On November 6, 2022, most North Americans will mark the end of Daylight Saving Time (DST) by moving the clocks back an hour. The simple action will help shift daylight back into the morning during the shorter winter days. It will also add an extra 60 minutes to the weekend!
The German Empire was the first to manipulate the clocks in 1916. The army wanted to conserve the fuel needed to produce weapons and bombs for World War I. The US and Britain adopted the practice shortly after. All the countries reverted to Standard Time once the war ended, only to reinstate DST again during World War II. US officials repealed DST nationally when the war ended in 1945. But states and districts were allowed to continue the tradition and even select their own start and stop DST dates.
This resulted in what Time Magazine called a "chaos of clocks." By 1965, Iowa had 23 different pairs of DST start and end dates. St. Paul, Minnesota, began daylight saving two weeks earlier than its twin city, Minneapolis, Minnesota, just nine miles away. Meanwhile, passengers on a 35-mile bus ride from Steubenville, Ohio, to Moundsville, West Virginia, passed through seven-time changes!
The Uniform Time Act of 1966 ended the confusion by setting the same "spring forward" and "fall back" dates for the entire nation. But the law was not compulsory. Hawaii, most of Arizona, and the US territories — Puerto Rico, Guam, the Northern Mariana Islands, and the US Virgin Islands — did not adopt DST.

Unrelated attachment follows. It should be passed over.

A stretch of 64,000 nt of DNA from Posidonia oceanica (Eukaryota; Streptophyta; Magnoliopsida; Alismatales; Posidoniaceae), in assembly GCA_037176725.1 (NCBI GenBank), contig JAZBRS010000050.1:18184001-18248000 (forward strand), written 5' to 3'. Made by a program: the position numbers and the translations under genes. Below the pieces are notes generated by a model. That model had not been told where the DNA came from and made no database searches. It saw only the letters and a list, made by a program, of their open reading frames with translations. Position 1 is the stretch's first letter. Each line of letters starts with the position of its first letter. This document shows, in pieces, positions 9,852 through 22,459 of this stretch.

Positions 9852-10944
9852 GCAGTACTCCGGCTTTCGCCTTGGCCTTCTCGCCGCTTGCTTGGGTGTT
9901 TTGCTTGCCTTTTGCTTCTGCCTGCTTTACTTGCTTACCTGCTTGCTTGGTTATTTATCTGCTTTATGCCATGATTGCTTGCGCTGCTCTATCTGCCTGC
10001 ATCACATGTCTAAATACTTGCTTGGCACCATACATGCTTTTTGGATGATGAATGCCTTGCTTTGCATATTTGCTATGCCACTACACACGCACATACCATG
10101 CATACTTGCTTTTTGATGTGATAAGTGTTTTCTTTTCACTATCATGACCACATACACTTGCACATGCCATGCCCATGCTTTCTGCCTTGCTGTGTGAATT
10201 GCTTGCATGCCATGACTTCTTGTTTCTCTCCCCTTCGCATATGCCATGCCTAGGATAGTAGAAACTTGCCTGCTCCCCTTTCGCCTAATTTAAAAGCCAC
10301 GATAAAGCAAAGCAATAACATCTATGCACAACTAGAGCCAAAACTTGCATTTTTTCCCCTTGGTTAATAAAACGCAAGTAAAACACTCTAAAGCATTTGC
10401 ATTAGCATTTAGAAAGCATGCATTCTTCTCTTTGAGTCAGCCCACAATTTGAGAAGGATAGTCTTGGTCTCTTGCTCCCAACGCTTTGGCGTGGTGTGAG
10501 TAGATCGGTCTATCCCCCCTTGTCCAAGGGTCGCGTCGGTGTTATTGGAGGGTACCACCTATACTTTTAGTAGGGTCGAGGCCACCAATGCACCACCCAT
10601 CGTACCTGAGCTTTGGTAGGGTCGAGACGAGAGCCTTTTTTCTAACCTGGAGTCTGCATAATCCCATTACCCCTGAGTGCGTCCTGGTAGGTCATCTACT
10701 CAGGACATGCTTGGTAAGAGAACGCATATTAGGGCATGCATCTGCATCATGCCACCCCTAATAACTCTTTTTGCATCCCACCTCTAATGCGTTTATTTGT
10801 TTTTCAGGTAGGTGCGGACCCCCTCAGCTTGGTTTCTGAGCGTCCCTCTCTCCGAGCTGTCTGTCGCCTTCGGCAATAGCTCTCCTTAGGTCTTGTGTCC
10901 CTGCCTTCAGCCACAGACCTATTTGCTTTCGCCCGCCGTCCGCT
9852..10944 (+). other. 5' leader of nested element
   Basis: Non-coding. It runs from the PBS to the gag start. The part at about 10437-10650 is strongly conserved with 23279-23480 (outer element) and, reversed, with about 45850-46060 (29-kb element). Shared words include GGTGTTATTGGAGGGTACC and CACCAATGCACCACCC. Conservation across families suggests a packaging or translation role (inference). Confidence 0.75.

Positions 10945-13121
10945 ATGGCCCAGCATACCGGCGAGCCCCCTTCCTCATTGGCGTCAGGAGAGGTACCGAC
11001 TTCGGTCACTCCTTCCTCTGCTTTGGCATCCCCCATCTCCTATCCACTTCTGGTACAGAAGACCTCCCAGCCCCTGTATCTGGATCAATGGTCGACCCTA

The DST dates were initially set for the last Sundays in April and October. However, in 1986, US President Ronald Reagan changed the DST start date to the first Sunday in April. The Energy Policy Act of 2005 moved up the DST start date further to the second Sunday in March. It also extended out the "fall back" date to the first Sunday in November.
The DST dates were initially set for the last Sundays in April and October. However, in 1986, US president Ronald Reagan changed the DST start date to the first Sunday in April. The Energy Policy Act of 2005 moved up the DST start date further to the second Sunday in March. It also extended out the "fall back" date to the first Sunday in November.
Clock manipulation is not very popular. Many people believe the disruption in sleep patterns caused by the time change harms the elderly or those with serious illnesses. Studies have found a slight increase in heart attacks on the "spring forward" Sunday when we "lose" an hour. The time change is also believed to cause more driving and workplace accidents.
In 2019, the European Union voted to permanently remove the age-old custom of changing clocks. But the law has yet to be implemented. In March 2022, the US Senate passed the Sunshine Protection Act to make DST permanent. The House of Representatives is currently debating the bill. If passed, the last clock change in the US will occur with a "spring forward" in March 2023.
Happy "Fall Back!"
Resources: Wikipedia.org, History.com, Nationalgeographic.com